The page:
I bet you read that headline and thought this was going to be the first-ever negative review of a beverage in The Pour Fool’s history, right?
You could not possibly be more wrong.
But let’s sort out the concept of “Stout” for a moment.
“Stout” is not – not even remotely – one thing. Stouts come in different weights and different darknesses and different infusions and from different traditions. The Russian Imperial Stout, for instance, came from a commission by the royal court of Russia and Catherine The Great, who was very fond of brawny, high-gravity, aggressively hopped beers but had no domestic brewery capable of making what she wanted. Enter London’s Anchor Brewery and its brewmaster, Henry Thrale, who whupped up a 30-weight Porter (the term “stout” was not yet in use) which caused all of Catherine’s sleigh bells to ring at once. The beer was heavy, adamantly chocolaty, bitter as a mofo, and perfectly opaque.
That style – what we now call Russian Imperial Stout or Imperial Russian Stout or either of its two acronyms, RIS or IRS – is even more popular today than it was then. (The original recipe, shockingly, is still being made, now by Wells & Young, Ltd. of Bedford, UK., see left) It is, in fact, what most of us are thinking about when we either have daydreams or nightmares about Stout.
But brewers, far more than distillers or winemakers, are tinkerers. Beer is, very much and unapologetically, an engineered beverage. There are and always have been certain beer purists who passionately believe that beer is water, yeast, grains, and hops, PERIOD, but their numbers have been eroded by the undeniable success of all those beers that do not hew to that strait-jacket thinking, until they now come off as a quaint anachronism, akin to old geezers who sit and bitch fecklessly about “those danged computer contraptions”.
So, today, we have American-style Stout, American-style Imperial Stout, Irish Dry Stout, Milk Stout, Oat Stout, Sweet Stout, Cream Stout, Foreign/Export Stout…and whatever comes next. Belgian-style Stout is now officially a Thing, as is the emerging Sour Stout.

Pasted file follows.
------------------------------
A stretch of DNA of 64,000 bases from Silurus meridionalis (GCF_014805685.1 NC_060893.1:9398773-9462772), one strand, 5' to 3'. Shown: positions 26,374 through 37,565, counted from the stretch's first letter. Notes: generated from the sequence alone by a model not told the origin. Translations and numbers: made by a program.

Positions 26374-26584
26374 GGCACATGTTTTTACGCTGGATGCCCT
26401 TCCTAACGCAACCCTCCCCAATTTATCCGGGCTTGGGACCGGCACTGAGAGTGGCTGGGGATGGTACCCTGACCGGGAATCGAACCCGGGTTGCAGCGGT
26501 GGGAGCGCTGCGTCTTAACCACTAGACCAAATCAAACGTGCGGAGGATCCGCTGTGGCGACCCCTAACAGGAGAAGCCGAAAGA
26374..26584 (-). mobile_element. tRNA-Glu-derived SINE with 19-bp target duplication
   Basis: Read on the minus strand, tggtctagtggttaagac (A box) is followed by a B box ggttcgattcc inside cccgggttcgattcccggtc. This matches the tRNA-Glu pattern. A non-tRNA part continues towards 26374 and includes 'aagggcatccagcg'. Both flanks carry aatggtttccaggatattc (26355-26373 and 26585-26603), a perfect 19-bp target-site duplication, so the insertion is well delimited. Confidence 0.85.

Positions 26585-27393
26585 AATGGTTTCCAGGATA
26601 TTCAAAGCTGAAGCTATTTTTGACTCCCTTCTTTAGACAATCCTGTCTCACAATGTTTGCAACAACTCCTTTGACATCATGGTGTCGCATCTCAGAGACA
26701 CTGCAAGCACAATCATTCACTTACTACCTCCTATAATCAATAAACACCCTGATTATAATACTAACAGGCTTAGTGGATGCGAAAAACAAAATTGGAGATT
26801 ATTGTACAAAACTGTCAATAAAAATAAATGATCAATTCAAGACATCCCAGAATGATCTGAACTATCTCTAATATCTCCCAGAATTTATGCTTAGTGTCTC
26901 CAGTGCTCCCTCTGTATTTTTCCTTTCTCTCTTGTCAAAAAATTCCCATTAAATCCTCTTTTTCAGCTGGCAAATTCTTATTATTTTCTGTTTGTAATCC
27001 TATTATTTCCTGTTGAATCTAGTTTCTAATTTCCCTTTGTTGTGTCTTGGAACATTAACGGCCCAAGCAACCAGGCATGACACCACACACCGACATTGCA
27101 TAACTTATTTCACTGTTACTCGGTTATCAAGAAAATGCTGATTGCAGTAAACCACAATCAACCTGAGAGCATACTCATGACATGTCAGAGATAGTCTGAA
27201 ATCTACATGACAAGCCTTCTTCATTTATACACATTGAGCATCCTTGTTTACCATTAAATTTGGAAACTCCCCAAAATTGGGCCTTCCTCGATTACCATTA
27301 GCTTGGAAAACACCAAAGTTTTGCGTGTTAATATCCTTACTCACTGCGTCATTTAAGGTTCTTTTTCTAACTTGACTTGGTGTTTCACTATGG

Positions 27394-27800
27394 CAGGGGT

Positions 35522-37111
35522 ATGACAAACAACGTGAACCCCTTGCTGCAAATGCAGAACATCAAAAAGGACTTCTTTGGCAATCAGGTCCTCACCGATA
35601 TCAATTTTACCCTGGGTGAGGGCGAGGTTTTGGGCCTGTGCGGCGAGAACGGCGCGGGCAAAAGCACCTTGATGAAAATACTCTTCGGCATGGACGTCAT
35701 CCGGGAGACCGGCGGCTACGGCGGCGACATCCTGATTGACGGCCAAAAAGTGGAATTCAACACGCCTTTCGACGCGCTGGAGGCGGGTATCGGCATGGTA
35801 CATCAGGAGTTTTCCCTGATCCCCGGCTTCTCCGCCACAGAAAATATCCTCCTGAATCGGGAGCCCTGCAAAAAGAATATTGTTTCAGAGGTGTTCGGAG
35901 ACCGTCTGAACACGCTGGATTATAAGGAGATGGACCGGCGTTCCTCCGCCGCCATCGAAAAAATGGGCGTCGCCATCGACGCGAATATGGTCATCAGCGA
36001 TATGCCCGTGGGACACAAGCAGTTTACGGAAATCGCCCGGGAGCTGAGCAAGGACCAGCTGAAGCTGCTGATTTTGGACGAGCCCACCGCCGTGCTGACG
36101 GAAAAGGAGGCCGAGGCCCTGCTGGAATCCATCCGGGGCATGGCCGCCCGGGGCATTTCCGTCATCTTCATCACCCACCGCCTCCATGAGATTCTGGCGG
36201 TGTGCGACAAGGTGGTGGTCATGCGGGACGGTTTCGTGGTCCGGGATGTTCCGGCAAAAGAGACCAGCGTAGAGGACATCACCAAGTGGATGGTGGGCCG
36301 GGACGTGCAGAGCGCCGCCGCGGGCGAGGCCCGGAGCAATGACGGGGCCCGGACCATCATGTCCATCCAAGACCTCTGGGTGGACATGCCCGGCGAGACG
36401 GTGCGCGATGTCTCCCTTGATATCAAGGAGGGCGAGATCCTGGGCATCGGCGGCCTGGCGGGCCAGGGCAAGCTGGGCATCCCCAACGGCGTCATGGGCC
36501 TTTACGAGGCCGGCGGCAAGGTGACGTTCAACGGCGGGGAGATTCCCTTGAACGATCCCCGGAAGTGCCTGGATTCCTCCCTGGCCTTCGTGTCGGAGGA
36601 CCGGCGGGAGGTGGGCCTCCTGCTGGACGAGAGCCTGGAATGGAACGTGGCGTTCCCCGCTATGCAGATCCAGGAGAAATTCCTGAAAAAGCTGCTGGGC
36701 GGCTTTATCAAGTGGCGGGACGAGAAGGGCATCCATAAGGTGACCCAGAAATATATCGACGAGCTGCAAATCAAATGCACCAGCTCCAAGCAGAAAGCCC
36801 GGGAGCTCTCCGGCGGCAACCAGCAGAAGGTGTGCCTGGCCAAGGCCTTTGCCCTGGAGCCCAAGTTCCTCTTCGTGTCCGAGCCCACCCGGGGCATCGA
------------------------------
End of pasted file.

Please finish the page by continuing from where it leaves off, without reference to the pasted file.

In short, NOT just one thing.
The whole idea of Cocoa or Chocolate Stout has become a very popular trend and chocolates used in all dark beers are so commonplace as to be routine, here in 2018. But, in most cases, the Chocolate/Cocoa Stout has tended to be overtly sweet and consumers have taken to the idea every bit as enthusiastically as they have to Chocolate Everything Else…which, at this point includes chocolate-dipped bacon, chocolate hot peppers, roses, potato chips, seaweed, radishes, bananas and plantains, Red Vines, avocado slices, churros, onions(!), squid, and various insects, including grasshoppers, crickets, meal worms, and scorpions(!)(?). No freakin’ way beer was going to escape. And yet…
Chocolate is one of the primary flavors in any Stout because it is very much a natural result of the roasting process that converts raw grains into dark grains, such as the chocolate malt and black malt that are the two workhorses of Stout production. These dark-roasted barleys are bursting with chocolate flavor, along with the char and roast, tar, licorice, and molasses notes. Chocolate suggests sweetness. In certain beers, your brain will supply a touch of sweetness, even if the brewer has mostly gone for a dry style.
That’s the case with this flat-damned dazzling new Crux Fermentation Project Coco(a) Stout. Their promotional materials do nothing to dispel the idea that this is going to be a dessert beer. Check the sweetness triggers from the PR sheet: “This triple-chocolate stout is the adult’s answer to hot cocoa on a cold night. As smooth and full of character as a fireside velvet painting, this roasted revelation was brewed with chocolate malt, infused with cocoa powder, and then ‘dry-hopped’ with cocoa nibs, vanilla beans, and toasted coconut for a decadently layered sipping experience that beats any dessert!…”